Sep 12, 2007
In some ways this 1951 Ealing comedy is the first movie about nanotechnology. Sidney Stretton (Alec Guinness) is a genius. He keeps getting thrown out of his jobs in textile mills because he secretly uses their research labs in his great quest. He wants to create cloth that can't be cut, can't be soiled and will last forever. The cloth will be a single molecule, woven into fabric: a 1950s nanotechnology.
After being caught out at the Cortland Mills, run by Michael Cortland (Michael Gough who later played Alfred to Michael Keaton's Batman), he gets a job at the Birnley Mills run by Cecil Parker, whose dishy daughter Daphne is played by Joan Greenwood. Here, by accidentally pretending to be an electron microscope technician, Sidney has his breakthrough and, with Birnley's assistance, creates a white suit of his miracle cloth.
The local mill owners, lead by the fiendish and incredibly ancient Sir John Kierlaw (Ernest Thesiger who could well have been the role model for Montgomery Burns), try to buy Sidney out to suppress his invention, which will put them out of business. The mill workers unions want to do the same for the same reason. The mill owners, while Birnley is on the phone, hire Daphne to seduce Sidney into complying. She, of course, helps Sidney escape from these fiendish industrialists. He is promptly captured by the union and escapes with the help of a deadpan little girl, only to have both sides chase him through the mill town. This chase is expedited by the fact that the suit is slightly luminous. They finally capture Sidney and...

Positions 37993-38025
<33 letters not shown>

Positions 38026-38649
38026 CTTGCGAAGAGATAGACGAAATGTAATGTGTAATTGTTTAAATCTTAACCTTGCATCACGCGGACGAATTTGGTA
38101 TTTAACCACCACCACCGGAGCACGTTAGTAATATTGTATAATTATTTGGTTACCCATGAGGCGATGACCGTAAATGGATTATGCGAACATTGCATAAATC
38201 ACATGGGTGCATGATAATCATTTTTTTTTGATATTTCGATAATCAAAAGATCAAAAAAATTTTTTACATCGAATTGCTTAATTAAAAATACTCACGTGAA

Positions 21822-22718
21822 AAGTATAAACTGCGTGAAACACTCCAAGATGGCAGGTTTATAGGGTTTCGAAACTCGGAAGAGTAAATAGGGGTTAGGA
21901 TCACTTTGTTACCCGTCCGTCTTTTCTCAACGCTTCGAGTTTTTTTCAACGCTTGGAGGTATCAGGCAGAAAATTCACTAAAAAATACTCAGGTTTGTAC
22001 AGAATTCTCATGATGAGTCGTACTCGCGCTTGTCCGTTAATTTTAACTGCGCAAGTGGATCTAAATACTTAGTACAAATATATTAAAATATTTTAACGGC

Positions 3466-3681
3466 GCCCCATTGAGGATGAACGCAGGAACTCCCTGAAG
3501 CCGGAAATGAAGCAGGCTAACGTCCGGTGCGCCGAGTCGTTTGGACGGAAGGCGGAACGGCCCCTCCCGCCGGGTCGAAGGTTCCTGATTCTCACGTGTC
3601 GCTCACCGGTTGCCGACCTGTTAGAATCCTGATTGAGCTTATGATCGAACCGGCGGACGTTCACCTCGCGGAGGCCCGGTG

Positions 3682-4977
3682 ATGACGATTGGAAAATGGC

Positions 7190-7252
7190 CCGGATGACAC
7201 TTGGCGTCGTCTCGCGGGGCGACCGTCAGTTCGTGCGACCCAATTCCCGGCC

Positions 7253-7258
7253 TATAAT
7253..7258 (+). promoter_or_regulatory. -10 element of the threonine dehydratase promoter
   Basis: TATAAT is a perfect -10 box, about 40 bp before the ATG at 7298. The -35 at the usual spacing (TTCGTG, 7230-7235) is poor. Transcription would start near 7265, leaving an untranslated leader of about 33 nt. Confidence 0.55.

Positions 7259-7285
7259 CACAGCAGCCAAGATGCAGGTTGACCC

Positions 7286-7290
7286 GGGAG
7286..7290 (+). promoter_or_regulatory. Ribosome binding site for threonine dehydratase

Anyway, this movie is firstly a delightful comedy. Guinness' Sidney is charmingly gormless, endearingly sneaky and relentless in his pursuit of his goal. Joan Greenwood (who was chosen by Empire magazine as number 63 of the 100 Sexiest Stars in film history) is lovely as Daphne, a woman with a mind of her own and a forthright sexiness that communicates well over the half century since this movie was made. Cecil Parker's windbag mill owner is firstly delighted by then bemused by Sidney's discovery and Thesiger is great as the ancient vulture-like capitalist Kierlaw.
On another level, the movie satirises the dynamic between management and workers. Sidney and Daphne are the only unselfish main characters in the movie.Everyone else wants to maintain the status quo. It's also good science fiction, so what more can one want?
(Originally posted Wednesday, February 02, 2005)